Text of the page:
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Project Euler and Software Optimization (Problem 4 & Palindromes)

#1
I play around with Project Euler from time to time. These are programming problems that are designed to be difficult to solve, but not unsolvable with a modest computer hardware and a good algorithm. The trick is to come up with a good algorithm to do the job. Therein lies the problem. Algorithms are hard to design, especially if they are highly efficient. Finna 

I usually do these in Python. I also do very easy problems, and try to optimize them as much as possible. Python, unfortunately, is an interpreted language. It does not compile to machine code. As a result, average Python code is at least 10x slower than equivalent C code, and often slower. 

That being said, my challenge to myself was to make this problem run as quickly as possible, and to make it run with relatively large numbers. This problem is based on Problem 4, but I've expanded it somewhat. Instead of using two three digit numbers to find a palindrome, it uses two numbers of arbitrary length. I've tested it with as many as 10 digits, and found that it runs in fairly reasonable time constraints. 

My python code: https://www.dropbox.com/s/hoekt73ioovwq0...me.py?dl=0

This is technically an O (10^n)^n algorithm, so it is, quite literally, doubly exponential in runtime. As the number of digits increases, the runtime increases quite severely. I have yet to find a better algorithm to do the job, so I tried to optimize the one I had as best I could. I've asked as many math majors as I could. I've looked all over the internet for better ways of approaching it. I have yet to crack the problem. It seems like trial and error is the only way to really attack it, as least as of so far. 

What this does to run faster: 
  • I multithreaded this. The trick to doing this is to use processes instead of threads. This gets around the GIL lock that ordinarily prevents this, and allowed Python to properly use all available cores. 
  • The algorithm starts by checking the largest numbers first, as it only wants the largest palindrome possible. Generally, the factors of the largest possible palindrome are very easy to find at the top of the possible number range. By starting at the top, runtime is improved significantly.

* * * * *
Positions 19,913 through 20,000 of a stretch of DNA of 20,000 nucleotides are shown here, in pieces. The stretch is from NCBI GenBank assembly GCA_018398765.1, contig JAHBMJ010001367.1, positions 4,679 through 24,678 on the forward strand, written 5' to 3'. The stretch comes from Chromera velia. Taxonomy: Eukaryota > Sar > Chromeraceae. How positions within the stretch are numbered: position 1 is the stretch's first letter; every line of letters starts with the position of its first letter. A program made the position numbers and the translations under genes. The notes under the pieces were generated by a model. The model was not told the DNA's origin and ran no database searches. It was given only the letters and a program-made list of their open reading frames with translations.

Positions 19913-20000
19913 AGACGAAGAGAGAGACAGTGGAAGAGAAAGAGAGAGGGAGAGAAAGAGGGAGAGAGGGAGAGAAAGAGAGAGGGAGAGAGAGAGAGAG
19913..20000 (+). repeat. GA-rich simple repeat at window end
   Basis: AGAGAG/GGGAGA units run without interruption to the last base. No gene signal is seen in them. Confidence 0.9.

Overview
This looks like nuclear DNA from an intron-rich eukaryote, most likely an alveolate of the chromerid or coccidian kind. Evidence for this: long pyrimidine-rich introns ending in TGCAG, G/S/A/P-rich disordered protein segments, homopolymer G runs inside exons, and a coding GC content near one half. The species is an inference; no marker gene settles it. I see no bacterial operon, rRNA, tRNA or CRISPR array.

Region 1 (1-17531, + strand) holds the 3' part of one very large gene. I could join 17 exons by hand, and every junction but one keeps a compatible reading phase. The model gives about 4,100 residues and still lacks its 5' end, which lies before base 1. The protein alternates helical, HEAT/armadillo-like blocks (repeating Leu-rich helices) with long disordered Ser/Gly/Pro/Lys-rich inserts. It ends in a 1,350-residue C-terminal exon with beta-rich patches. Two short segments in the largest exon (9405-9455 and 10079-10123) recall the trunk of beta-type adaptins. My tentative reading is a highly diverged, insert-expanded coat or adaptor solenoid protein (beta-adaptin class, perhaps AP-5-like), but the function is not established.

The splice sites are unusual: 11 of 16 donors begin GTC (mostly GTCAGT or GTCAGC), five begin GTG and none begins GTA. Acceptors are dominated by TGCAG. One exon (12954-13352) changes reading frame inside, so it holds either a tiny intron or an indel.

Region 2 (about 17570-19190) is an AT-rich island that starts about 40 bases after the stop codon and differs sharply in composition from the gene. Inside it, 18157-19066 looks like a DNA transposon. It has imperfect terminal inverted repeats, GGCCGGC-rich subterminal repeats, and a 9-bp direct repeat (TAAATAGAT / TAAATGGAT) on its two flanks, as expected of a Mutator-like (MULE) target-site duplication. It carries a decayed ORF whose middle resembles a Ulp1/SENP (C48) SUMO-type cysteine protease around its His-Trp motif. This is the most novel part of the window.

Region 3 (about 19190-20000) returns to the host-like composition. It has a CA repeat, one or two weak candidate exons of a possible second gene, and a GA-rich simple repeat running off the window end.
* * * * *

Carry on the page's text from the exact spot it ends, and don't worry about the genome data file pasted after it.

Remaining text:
• As it turns out, every single even-digit palindrome has a factor of 11. This algorithm only ever needs to check every 11th number, making it run ~11 times faster. 
  • It runs as a loop within a loop (hence the doubly exponential time). However, it assumes that the first factor will always be the larger of the two factors, since 997 x 993 == 993 x 997. Thus, if it checks a combination of numbers, it doesn't check the reverse of this combination, which would have the same result. 
  • If it finds a palindrome at 993 x 990, it cannot necessarily stop evaluating lower numbers. If, for example, 992 x 995 was a palindrome, it would be a higher palindrome than the first one would be. However, it has a heuristic to detect if there is possibly any higher palindrome than the highest one it has found yet, using only numbers it hasn't checked. As soon as it detects that no higher palindrome could be possible, it stops evaluating. This massively improved performance compared to the unoptimized code. 
  • It "guesses" on possible values to find the first palindrome. The highest palindrome is almost always made up of two factors that are very near the top of the number range that is given. As a result, it does not attempt to calculate 999 * (any number from 999 to 1). It stops at 999 * (some number around 900-990, depending on settings), and then moves on to 998 * (similar range as previous iteration). 
  • By "guessing" in the most likely range first, it almost always finds palindromes much more quickly. If "guessing" fails to find palindromes, it falls back to checking the full range. It rarely does this. There's almost always a palindrome near the top of the range. 
  • Once it's finds the first palindrome, it can check a smaller range of numbers, since it only needs to check combinations that, when multiplied, are higher than the previous highest palindrome. As a result, this algorithm goes much faster once the first palindrome was found. (This is the reason that "cheating" and guessing on palindromes increases performance so drastically. )
Someone else did another deep dive into this very same problem, and posted their findings and code. I implemented very similar optimizations in my own code, with a few differences. His runs much faster than mine. He is doing it in a much better programming language for performance, and it shows. 

As much as I spent some time diving into this one, I have yet to find a faster algorithm. If anyone well-versed in math has a better solution, please give me a shout out. I'd be interested in taking suggestions and learning further ways to optimize it! 

In the meantime, happy programming. If anyone wants to see how to multithread python, take a look at my code. It really is that easy. Finna
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#2
Quote:Someone else did another deep dive into this very same problem, and posted their findings and code.
Based rustposter.
A friend lent me a book on it a month ago or so, it's incredible how fast LLVM can be compared to C, in a few tests I've found that it compiles even better than C.
That being said, if you do want to make it extremely fast, then you also need to wrap everything in unsafe{} which scares the shit out of every rust developer.